Red Bull Street Style Logo - © Red Bull GmbH

WHAT IS RED BULL STREET STYLE?

Red Bull Street Style is the world's premier freestyle football tournament. In 2014 the best freestyle footballers from around the globe showed off their extraordinary skills in a series of qualifying competitions around the world. At the World Final in Salvador, Brazil, the very best competitors from more than 40 nations impressed the jury by showing off stunning tricks. Andrew Henderson from the United Kingdom was the men's winner in front of a big – and vocal – crowd, while Melody Donchet of France clinched the women's crown.

In the 2013 edition, Poland's Szymon Skalski and Hungary's Kitti Szasz tricked their way to the men's and women's titles as freestyle footballers from all four corners of the world battled it out in Tokyo, Japan in front of football star Marco Materazzi (ITA). In 2012 Japanese freestyle-soccer hero Tokura won the men's competition while Hungary's Szasz scored her first women's crown in Lecce, Italy. In 2010 the World Final took place in Cape Town (South Africa). Norway's Anders Solum earned the win in front of a huge crowd on the city's famous Grand Parade. South African local hero Kamal Ranchod progressed all the way to the final before having to admit defeat. Stars George Weah of Lebanon and Edgar Davids from the Netherlands presented the trophy to the proud Norwegian winner in front of journalists from over 30 countries.

Wassim Benslimane (ALG) © Dean Treml - Red Bull Content Pool

In 2008 Arnaud "Séan" Garnier was crowned World Freestyle Soccer Champion in São Paulo, Brazil at the inaugural Red Bull Street Style World Final. Participants from 44 countries battled it out head-to-head in the South American footballing mecca for the prestigious title. Edgar Davids (NED), Bebeto (BRA) and futsal champion Falcão (BRA) joined the judging panel.

RED BULL STREET STYLE RULES

Introduction
Red Bull Street Style is a game and global event series that aims to find the best overall freestyle football player in the world. The sport of freestyle truly is FREE and has many styles of player. This format's designed to place equal weight on all sides of the game: the most creative, technical and stylish player will be crowned Red Bull Street Style World Champion.


1. STAGE LAYOUT

Round stage area, 7m/23ft of diameter.
If stage is outdoor following rules related to weather must be applied:
• With snow or rain: Competition suspended
• Wind: Limit of wind is 7.9m/s
• If limit is exceeded, competition's temporarily suspended.

 

2. Ball

Every freestyler can use his own ball – as long as the ball fits in the following dimensions:
• Ball sizes: 4.5 to 6
• Ball weight: 300 grams to 400 grams o Ball pressure: 0.5 to 0.6 bar
• On each ball two Red Bull Street Style stickers will be attached (size approx. 14 x 7 cm). These two stickers need to be on there all the time during the whole event period. Beside the ball manufacture brand and our stickers no other branding is allowed on the ball.

 

3. General Rules

One ball, two athletes, three minutes.
Participation to the competition is open to freestylers older then 15 years.
The format is a head-to-head competition involving two freestylers on stage for a three-minute battle. This means:
• Each 30 seconds, one freestyler has to pass the ball to his/her opponent (each freestyler will have the ball three times during every battle)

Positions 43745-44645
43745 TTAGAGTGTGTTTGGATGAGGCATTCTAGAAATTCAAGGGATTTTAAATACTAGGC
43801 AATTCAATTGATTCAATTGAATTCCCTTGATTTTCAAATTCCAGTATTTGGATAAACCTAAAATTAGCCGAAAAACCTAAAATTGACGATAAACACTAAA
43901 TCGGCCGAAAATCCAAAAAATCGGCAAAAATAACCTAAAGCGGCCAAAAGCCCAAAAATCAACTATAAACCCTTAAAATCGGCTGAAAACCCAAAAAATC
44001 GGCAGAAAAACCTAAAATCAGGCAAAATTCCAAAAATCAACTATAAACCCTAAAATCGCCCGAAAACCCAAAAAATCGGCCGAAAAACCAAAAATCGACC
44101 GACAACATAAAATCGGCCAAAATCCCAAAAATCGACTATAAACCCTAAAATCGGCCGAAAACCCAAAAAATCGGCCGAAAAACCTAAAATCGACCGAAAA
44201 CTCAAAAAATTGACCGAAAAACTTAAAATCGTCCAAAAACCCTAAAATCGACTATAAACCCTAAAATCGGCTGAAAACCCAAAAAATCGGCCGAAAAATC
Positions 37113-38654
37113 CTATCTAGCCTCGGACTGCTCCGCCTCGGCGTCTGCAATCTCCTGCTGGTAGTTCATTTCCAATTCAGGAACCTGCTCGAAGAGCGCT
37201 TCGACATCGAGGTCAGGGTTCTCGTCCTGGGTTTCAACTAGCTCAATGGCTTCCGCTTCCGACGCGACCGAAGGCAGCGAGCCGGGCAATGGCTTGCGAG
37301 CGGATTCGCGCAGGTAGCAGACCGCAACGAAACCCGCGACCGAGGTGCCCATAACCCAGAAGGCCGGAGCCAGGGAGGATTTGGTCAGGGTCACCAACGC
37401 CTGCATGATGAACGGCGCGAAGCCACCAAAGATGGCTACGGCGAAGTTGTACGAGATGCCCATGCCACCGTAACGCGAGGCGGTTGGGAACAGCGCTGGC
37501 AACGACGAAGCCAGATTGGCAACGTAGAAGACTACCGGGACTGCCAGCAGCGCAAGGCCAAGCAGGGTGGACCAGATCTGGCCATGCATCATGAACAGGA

• Participants can use only one ball at a time
• Hands are NOT allowed
• Props and objects cannot be integrated into the battles (eg pens, rope, clothing etc)
• Competitors can't leave the stage at any time during the battle
• One participant at a time
• Mocking or insulting the other player is forbidden
• The player on hold (not with the ball) can react to the performance of the competitor, but not disrespectfully
• The athlete must give the ball back to his/her opponent after 30 seconds.

As this is a 'battle' format, the winner of each battle is the one who gets more votes from the judges and proceeds to the next phase.
Judges will pick the winner on overall performance. Judges can ask for one extra round if vote is too close to call.
Appeals against the judges' decision aren't allowed.

Competition is divided into two phases:
1. Group phase: where freestylers compete against all the other members of their respective group (determined by draw)
2. Top 16: a direct elimination phase. If two athletes end the Group Phase with the same quantity of won battles, the tiebreaker criterion to determine their position in the group will be their total quantity of votes.


4. Judges and Judging Criteria

For qualifiers, the judging panel's composed of three freestylers. For the Top 16 and Finals the judging panel's composed of five judges: three to four freestylers and one to two professional football players. Judges analyse the overall performance.

The considerations for battles are:

Creativity/Variety
The winning player must demonstrate a strong level of comfort in all forms of the sport. The judges are looking for a CREATIVE combination of floor and standing tricks, foot, head and body tricks. Innovation and originality are critical to win this element of the game. Repetition in a battle and from one battle to another is not appreciated.

Control/Technical

This is the element for the technical side of the sport. Difficulty, uniqueness and quality of execution are the core ingredients of control. Sloppy, out of control execution will work against the player. "Make it or break it". Use of hands and mistakes are not appreciated.

Style/Energy and Rhythm (we want a SHOW!)

Style is as valuable as creativity and control. Good style appears effortless and smooth. A natural connection with the opponent, crowd and music is important. Stage presence, fun reactions, improvisation and entertainment (having fun) are elements of style.